A pendulum can be made from a variety of materials. The nature and quality of these materials play a role in how well - or how poorly the pendulum functions. When selecting a pendulum, it can be all too easy to focus solely on the crystals or stones it has, while ignoring the type of metal it uses. But the metal matters as much as the rest and here's why.
When using a pendulum, you're working with energy and light. Silver is the most energy conductive metal on the planet. Right behind it, in the number two spot is copper. When you're using a pendulum, you're working with the transmission of energy and the metal that transmits this energy is a major factor in the pendulum's performance. Why not work with the best materials earth has to offer?
Silver is the most effective reflector of light that exists. For centuries, high quality mirrors were backed with pure silver for this very reason. Silver is the key element in the technology of photography - the art of light. And silver is the element of choice for makers of solar reflectors - devices used to capture the physical manifestation of light and convert it into heat and/or electricity. Are you wondering why this quality pertains to pendulums? It's simple. A pendulum is a fundamental tool for Light work and silver is the metal for working with light - be it physical, energetic, or divine.
Energetically, silver is considered the Moon's metal and can be used to enhance the psychic mind and intuitive powers. Silver is a precious metal mined from the earth. Silver and silver alloys have been used by humans for thousands of years for many different things: commerce, coinage, utensils, jewelry, decorative arts, industry, dentistry, and even as an effective disinfectant. In modern times silver is also known for a multitude of uses in photography, medicine, electronics, and industry.
"Sterling Silver" is an alloy - a mixture of two metals. In order to be called "sterling silver," by law, this alloy must contain 92.5% silver and 7.5% other metal, which is typically copper. Silver is a relatively soft metal in its pure form, but when combined with a hardening agent such as copper, it becomes very strong and very durable - retaining its value as a noble metal as well as its natural beauty and its highly conductive qualities.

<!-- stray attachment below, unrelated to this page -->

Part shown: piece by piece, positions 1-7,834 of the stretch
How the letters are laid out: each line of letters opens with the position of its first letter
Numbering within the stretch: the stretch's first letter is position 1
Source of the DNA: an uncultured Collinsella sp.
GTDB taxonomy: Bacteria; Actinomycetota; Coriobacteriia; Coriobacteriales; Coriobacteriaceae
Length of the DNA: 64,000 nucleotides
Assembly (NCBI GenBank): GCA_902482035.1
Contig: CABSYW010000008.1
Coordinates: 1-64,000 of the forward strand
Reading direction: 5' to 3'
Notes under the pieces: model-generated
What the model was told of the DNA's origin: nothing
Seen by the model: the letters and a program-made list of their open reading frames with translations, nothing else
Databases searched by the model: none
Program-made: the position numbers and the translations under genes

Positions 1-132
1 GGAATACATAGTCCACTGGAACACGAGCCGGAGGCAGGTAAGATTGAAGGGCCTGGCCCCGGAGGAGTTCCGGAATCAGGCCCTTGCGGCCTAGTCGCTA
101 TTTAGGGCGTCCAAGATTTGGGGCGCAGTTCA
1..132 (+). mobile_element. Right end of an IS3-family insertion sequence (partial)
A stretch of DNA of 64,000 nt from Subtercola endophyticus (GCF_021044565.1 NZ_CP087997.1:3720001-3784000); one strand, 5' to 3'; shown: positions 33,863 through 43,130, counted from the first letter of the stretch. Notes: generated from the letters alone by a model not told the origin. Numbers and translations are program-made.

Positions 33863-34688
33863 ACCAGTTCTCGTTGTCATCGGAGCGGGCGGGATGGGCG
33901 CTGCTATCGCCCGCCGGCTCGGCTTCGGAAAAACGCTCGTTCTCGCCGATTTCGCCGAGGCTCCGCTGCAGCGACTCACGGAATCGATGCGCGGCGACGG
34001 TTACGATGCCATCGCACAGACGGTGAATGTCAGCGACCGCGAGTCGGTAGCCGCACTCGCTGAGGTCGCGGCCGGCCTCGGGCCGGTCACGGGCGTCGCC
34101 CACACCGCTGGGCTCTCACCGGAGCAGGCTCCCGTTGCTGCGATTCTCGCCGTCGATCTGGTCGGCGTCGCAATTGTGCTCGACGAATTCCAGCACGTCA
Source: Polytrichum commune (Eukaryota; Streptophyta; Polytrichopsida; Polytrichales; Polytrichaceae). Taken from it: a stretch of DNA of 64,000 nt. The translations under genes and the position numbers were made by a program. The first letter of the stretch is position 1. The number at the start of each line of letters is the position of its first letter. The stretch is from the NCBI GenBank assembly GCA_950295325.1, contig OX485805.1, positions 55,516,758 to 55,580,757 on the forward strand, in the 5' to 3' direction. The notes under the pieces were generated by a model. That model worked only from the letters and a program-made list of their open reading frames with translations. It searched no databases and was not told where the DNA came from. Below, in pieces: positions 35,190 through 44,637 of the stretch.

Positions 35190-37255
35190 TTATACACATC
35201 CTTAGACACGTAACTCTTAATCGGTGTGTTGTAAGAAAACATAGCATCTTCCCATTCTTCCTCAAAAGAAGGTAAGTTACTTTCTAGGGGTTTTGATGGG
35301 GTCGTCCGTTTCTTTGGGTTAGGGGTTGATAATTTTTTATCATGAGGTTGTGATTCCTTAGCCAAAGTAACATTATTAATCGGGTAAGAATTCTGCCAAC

Copper in it's pure form, like silver, is a highly energy conductive element of earth. But copper is not a precious metal and is much more abundant than silver. It is the metal that powers modern electronic technology. Copper has been employed by humans for over 10,000 years for a multitude of purposes. It's used in the modern world for water pipes, circuit boards, super-conductors, pots and pans, coinage, machine parts, roofing, decorative arts, and jewelry. It is tremendously versatile. This beautiful metal is also very useful in healing and divination. It can be used to amplify and straighten the energies of crystals or shield a person from electromagnetic pollution (computers).
1. Superior Energy Conductivity: Sterling silver and copper are the two highest energy conductive materials that exist. A pendulum made with either is predictably, consistently sensitive to subtle energy vibrations in a way that other metals are not.